DMM principles and practices rely on the concept of “fruitful practices.” Is it biblically and theologically appropriate to assume that there are certain practices that will lead to spiritual fruit in the form of people coming to faith in Jesus? After all, Jesus said that he would build his church (Mt 16:18), not us. The only thing that counts in missions is the one thing we cannot do – change people’s hearts. That is the role of the Holy Spirit. So how can we presume to think that we can engage in practices that lead to an expansion of the kingdom of God, when all growth is of God? Is it legitimate to think in terms of fruitful practices or is this arrogance?
I suggest there are fruitful practices we can adopt that are an expression of how we are joining Jesus in his mission, even as there are unfruitful practices that can hamper the mission. When John the Baptist was called to prepare a path for the Messiah (Mk 1:2,3), there were certain practices he engaged in to fulfill that task. This, and other models and exhortations in the NT[i], move us to action and practices that lead to fruitful results.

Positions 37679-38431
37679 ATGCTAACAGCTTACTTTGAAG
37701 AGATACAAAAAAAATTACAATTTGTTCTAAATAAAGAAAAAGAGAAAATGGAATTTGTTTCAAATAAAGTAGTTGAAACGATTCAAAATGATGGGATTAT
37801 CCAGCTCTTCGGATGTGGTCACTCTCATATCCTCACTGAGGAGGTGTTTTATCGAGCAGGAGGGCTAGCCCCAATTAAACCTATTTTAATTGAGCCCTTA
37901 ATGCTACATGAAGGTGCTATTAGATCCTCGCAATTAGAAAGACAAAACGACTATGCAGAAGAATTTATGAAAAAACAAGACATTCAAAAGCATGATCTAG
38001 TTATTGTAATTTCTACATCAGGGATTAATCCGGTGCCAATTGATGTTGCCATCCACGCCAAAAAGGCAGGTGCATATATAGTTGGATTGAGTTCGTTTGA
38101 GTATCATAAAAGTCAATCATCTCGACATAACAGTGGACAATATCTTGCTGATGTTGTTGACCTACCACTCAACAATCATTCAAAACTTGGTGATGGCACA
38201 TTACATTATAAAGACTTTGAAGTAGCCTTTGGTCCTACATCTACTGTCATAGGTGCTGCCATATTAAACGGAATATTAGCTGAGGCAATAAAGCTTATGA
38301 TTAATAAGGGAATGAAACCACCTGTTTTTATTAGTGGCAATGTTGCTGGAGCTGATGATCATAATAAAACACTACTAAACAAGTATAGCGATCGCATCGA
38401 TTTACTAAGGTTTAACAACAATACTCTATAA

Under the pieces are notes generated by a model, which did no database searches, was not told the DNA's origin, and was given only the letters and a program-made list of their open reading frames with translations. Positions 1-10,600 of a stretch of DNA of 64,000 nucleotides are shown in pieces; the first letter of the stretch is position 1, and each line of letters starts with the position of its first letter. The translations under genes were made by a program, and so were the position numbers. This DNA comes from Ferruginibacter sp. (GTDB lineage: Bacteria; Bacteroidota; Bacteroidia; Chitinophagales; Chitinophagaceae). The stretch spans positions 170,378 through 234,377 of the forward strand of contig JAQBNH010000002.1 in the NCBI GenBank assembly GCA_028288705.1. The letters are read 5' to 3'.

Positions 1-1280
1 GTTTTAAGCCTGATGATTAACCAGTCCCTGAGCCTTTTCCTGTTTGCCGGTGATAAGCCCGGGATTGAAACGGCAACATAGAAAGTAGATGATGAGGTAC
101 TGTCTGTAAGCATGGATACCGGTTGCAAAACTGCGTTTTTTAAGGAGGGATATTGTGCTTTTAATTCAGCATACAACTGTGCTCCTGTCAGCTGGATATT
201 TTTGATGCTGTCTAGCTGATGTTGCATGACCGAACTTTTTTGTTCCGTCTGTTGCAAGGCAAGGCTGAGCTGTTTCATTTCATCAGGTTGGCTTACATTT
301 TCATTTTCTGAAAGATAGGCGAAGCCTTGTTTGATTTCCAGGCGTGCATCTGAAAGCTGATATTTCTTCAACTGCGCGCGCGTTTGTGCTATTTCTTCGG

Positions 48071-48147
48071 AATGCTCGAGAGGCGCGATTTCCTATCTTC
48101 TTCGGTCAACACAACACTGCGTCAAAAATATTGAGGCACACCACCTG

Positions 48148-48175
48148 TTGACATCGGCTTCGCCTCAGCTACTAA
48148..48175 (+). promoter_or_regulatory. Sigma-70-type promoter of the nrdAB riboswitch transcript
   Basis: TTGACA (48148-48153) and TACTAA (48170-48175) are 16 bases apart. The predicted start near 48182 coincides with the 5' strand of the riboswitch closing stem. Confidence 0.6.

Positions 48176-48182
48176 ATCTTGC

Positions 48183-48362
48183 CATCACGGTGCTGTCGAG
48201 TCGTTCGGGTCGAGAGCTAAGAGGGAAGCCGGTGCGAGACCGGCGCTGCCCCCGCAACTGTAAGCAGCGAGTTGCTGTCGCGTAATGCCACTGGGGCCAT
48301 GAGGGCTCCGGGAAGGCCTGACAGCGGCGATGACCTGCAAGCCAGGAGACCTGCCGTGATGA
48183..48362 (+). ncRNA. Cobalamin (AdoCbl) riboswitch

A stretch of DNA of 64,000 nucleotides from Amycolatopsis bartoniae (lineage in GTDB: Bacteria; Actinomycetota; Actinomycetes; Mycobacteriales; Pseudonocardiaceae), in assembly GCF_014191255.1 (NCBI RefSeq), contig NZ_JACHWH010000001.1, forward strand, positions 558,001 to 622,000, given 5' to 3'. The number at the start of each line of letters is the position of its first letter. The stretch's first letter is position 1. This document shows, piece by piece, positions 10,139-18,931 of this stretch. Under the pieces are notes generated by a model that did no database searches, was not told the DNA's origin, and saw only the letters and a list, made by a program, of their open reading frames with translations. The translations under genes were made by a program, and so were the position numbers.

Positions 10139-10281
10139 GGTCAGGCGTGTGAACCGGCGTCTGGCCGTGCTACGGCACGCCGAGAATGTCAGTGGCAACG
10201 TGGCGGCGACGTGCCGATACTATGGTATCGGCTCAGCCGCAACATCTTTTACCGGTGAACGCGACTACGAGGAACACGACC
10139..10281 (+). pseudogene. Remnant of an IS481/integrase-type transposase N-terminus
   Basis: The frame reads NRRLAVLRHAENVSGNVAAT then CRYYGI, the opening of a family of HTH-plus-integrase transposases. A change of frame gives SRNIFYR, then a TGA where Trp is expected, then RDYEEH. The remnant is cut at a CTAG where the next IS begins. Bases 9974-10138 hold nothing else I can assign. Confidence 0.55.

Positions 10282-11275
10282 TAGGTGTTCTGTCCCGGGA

It seems fitting to consider our labors as a contribution to the harvest (Mt 9:37) which, as followers of Jesus, we identify as the work of Holy Spirit. Like a farmer, we are privileged to have a part to play, but the growth and the fruit is solely God’s. Although a farmer cannot make a grape, what the farmer does do by creating an environment for grapes to flourish is important. A lazy, careless or ignorant farmer will likely have a lesser crop than a diligent, careful and understanding one. This analogy is appropriate in the realm of cross-cultural disciple making when we pay attention to what Jesus called the disciples to do, as well as when we consider the practices of the disciples after the coming of the Holy Spirit. The observation is that there are orientations and practices that lead to spiritual fruit, as well as those that hamper the growth of the kingdom.